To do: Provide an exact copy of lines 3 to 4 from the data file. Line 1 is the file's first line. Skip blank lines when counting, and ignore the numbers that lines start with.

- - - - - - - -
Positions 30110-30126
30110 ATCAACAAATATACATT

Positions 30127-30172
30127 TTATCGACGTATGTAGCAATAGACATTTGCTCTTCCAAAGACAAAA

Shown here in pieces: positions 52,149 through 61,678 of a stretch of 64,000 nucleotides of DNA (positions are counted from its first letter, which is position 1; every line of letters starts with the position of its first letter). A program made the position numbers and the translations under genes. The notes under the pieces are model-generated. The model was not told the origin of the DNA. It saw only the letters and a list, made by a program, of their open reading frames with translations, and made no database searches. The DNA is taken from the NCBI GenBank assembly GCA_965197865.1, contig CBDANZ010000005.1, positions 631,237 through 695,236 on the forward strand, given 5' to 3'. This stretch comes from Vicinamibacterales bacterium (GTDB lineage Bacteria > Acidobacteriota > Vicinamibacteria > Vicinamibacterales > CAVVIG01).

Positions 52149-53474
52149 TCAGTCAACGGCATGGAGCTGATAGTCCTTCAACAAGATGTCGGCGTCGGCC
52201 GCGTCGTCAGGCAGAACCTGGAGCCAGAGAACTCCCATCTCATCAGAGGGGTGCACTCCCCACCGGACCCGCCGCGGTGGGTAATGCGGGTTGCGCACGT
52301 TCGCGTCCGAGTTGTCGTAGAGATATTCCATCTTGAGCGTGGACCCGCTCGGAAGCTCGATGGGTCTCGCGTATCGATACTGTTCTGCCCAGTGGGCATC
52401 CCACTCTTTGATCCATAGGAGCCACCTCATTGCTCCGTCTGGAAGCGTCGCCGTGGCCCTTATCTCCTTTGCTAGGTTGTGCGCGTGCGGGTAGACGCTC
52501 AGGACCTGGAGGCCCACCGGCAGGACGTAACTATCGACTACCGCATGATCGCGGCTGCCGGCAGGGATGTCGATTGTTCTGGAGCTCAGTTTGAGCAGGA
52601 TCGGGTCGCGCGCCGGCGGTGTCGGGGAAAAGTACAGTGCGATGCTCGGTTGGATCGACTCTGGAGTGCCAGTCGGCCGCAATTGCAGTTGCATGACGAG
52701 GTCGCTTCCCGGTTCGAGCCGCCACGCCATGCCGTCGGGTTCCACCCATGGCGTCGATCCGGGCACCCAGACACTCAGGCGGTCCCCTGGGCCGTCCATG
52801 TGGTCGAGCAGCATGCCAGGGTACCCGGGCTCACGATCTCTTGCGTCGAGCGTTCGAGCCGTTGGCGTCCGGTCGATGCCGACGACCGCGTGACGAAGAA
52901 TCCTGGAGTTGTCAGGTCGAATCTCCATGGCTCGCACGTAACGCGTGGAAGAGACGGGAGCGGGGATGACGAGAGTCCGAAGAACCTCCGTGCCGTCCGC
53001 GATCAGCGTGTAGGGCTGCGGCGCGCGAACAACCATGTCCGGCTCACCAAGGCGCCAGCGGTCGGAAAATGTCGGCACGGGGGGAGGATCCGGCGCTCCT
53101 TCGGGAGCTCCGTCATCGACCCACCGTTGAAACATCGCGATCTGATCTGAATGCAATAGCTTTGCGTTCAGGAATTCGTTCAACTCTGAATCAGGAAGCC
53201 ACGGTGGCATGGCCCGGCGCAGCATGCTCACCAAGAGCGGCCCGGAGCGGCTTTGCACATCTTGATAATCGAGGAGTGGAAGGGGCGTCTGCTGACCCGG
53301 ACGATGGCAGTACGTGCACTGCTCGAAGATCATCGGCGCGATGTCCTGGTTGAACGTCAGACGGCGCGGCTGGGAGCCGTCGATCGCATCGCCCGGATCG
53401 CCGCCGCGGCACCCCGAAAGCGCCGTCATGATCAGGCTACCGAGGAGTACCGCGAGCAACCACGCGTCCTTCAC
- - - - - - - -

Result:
Positions 30127-30172
30127 TTATCGACGTATGTAGCAATAGACATTTGCTCTTCCAAAGACAAAA